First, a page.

Livestock Rustling on the increasePosted on Thursday 11th April 2019
Livestock rustling is becoming big business for organised criminals with sheep thefts being carried out in ever greater numbers, rural insurer NFU Mutual has said.
In January 143 sheep were snatched from fields at Pulford, Wrexham, and last week 63 Texel cross in-lamb were stolen from a farm above Tremeirchion, Denbighshire.
According to figures released yesterday, farm animals worth £2.5m were stolen across Britain in 2018 – a 11% rise in two years.
Tim Price, of NFU Mutual, said the insurer was becoming increasingly alarmed at the scale of the thefts.
He said: “A generation ago, rustling was typically a local crime involving a couple of lambs or half a dozen geese being taken “for the pot”.
“Now it’s an organised crime with dozens or even hundreds of sheep worth thousands of pounds being taken in a single raid.
“Thieves are even using working sheepdogs – some of which have also been stolen – to round up hundreds of sheep which are then loaded into trailers or lorries late at night.”
NFU Mutual believes large-scale thefts are usually carried out by gangs who feed their livestock hauls into the food chain, while pedigree rams being stolen for their high value as breeding stock.
A third motivation is money laundering – organised gangs are buying and selling sheep at auctions to wash dirty money, said the insurer.
Last week’s theft of pregnant ewes in Tremeirchion is being investigated by the North Wales rural crime team (RCT).
It occurred between Monday and Tuesday last week. Anyone who can help is asked to call 101.
“This crime has had a devastating effect on the farmer,” the RCT tweeted.
Llanarmon yn Ial farmer John Lightfoot, who lost 120 ewes in the Pulford raid, said he was still struggling to come to terms with the theft.
“It’s hit the whole family hard, we don’t know who to trust,” he said. “Whenever you go into a field, you never know what you’re going to find.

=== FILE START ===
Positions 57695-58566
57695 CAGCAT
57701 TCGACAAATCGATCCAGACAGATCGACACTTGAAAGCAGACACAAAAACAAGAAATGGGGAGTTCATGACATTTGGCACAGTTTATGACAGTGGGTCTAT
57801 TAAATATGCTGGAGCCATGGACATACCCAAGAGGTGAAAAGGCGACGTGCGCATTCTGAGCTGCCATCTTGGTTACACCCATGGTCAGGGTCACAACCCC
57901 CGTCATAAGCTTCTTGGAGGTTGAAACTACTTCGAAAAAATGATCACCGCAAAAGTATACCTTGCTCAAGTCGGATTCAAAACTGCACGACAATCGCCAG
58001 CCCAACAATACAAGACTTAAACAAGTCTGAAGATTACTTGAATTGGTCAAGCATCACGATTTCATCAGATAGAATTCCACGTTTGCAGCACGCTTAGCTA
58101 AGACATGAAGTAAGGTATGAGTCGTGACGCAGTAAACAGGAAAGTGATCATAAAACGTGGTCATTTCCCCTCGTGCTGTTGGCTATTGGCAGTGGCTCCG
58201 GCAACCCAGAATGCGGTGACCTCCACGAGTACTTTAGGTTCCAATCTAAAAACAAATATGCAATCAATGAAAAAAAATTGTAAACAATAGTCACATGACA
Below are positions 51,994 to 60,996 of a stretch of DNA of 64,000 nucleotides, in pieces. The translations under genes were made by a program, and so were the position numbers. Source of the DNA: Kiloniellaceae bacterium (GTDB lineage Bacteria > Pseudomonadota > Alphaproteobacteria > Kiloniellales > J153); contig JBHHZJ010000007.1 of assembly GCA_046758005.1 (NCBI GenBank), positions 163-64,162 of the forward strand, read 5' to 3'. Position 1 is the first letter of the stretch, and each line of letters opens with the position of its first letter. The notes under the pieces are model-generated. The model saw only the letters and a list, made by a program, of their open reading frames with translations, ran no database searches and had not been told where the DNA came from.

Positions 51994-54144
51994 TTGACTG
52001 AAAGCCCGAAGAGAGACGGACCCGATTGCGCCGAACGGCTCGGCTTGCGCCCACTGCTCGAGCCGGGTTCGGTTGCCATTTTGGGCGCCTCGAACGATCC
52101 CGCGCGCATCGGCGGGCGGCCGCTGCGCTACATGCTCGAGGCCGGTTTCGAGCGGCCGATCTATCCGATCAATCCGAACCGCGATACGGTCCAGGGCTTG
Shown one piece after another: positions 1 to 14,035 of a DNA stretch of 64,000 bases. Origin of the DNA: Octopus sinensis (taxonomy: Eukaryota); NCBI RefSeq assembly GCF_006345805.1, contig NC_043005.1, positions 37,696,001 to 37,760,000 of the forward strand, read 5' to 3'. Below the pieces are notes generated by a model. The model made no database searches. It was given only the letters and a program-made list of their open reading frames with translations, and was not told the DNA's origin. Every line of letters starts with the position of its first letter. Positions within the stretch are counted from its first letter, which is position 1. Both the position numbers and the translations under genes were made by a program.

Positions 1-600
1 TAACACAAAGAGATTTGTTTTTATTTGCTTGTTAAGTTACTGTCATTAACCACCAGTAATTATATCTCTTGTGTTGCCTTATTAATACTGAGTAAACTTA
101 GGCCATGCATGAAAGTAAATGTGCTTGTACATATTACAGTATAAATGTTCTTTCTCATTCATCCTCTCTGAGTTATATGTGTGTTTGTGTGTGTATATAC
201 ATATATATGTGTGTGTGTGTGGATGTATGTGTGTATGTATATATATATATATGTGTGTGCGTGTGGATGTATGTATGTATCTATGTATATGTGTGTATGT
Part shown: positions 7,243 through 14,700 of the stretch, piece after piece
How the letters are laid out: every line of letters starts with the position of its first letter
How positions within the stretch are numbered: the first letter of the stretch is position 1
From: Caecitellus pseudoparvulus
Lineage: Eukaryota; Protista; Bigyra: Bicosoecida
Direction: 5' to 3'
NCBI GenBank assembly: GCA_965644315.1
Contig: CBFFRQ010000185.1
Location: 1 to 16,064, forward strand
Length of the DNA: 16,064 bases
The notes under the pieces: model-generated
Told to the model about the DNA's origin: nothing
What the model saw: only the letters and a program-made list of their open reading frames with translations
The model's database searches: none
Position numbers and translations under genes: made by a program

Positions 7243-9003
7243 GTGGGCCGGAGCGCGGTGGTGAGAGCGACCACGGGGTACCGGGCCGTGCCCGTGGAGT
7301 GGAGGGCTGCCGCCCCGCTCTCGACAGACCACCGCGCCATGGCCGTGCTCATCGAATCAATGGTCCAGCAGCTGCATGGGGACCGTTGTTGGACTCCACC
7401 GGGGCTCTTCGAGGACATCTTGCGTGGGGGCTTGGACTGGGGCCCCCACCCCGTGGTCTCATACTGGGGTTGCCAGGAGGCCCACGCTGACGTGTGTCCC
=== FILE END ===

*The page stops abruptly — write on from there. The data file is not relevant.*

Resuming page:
“I can’t understand how these people can be so callous."
Mr Lightfoot, who plans to increase security in his fields, said there seems to be a pattern of large-scale thefts developing in north east Wales: in August 2017, 114 Poll Dorset ewes and lambs were snatched from a locked field in Hope, Wrexham.
“The scariest thing about it is that no one saw these offences taking place, and the police have no leads,” he said.
“It suggests the thefts are well planned, possibly weeks in advance.”
As well as padlocking gates, NFU Mutual suggests that, where possible, farmers graze livestock away from roads.
Stock should be checked regularly but at different times of the day, while high-tech marking systems can be used such as TecTracer.
This puts thousands of coded microdot markers into a sheep’s fleece.
Welshpool-based ORP Surveillance, which specialises in farm security, has seen a jump in demand for access control systems over the past 18 months.
As well as alarms, cameras and intercoms at farm entrances, Automatic Number Plate Recognition systems are being installed by anxious farmers.
“We’re also seeing wireless cameras being installed in remote farm buildings,” said ORP director Jennifer Marlow. “It gives them peace of mind.”